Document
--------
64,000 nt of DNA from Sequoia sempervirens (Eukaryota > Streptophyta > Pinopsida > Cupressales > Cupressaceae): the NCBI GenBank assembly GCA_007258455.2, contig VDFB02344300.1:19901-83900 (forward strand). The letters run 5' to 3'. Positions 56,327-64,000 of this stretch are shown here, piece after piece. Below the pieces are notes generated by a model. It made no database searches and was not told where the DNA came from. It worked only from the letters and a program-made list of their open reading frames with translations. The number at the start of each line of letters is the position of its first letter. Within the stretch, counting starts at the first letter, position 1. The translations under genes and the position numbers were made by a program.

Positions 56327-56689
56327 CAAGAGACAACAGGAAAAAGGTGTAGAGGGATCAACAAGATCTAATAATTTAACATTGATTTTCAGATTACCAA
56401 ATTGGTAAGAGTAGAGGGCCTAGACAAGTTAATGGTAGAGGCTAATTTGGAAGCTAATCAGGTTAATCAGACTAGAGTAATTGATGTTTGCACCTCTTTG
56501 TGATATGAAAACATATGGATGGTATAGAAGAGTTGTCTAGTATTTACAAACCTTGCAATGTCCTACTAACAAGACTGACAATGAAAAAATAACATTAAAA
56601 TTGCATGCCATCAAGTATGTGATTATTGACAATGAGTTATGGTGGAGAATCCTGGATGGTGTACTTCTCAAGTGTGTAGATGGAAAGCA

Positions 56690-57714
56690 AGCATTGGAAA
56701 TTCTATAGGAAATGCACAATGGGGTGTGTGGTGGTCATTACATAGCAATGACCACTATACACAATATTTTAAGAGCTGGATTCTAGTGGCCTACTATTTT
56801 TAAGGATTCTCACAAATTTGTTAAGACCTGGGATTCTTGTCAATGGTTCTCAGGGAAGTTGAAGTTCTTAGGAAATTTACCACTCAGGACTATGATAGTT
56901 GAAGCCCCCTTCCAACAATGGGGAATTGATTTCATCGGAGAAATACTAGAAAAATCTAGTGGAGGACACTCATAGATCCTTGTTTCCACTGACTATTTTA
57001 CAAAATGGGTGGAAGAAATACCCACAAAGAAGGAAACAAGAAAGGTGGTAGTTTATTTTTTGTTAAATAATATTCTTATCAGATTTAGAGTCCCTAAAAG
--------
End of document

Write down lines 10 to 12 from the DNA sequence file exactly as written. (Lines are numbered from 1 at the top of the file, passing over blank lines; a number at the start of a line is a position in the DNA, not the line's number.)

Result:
56801 TAAGGATTCTCACAAATTTGTTAAGACCTGGGATTCTTGTCAATGGTTCTCAGGGAAGTTGAAGTTCTTAGGAAATTTACCACTCAGGACTATGATAGTT
56901 GAAGCCCCCTTCCAACAATGGGGAATTGATTTCATCGGAGAAATACTAGAAAAATCTAGTGGAGGACACTCATAGATCCTTGTTTCCACTGACTATTTTA
57001 CAAAATGGGTGGAAGAAATACCCACAAAGAAGGAAACAAGAAAGGTGGTAGTTTATTTTTTGTTAAATAATATTCTTATCAGATTTAGAGTCCCTAAAAG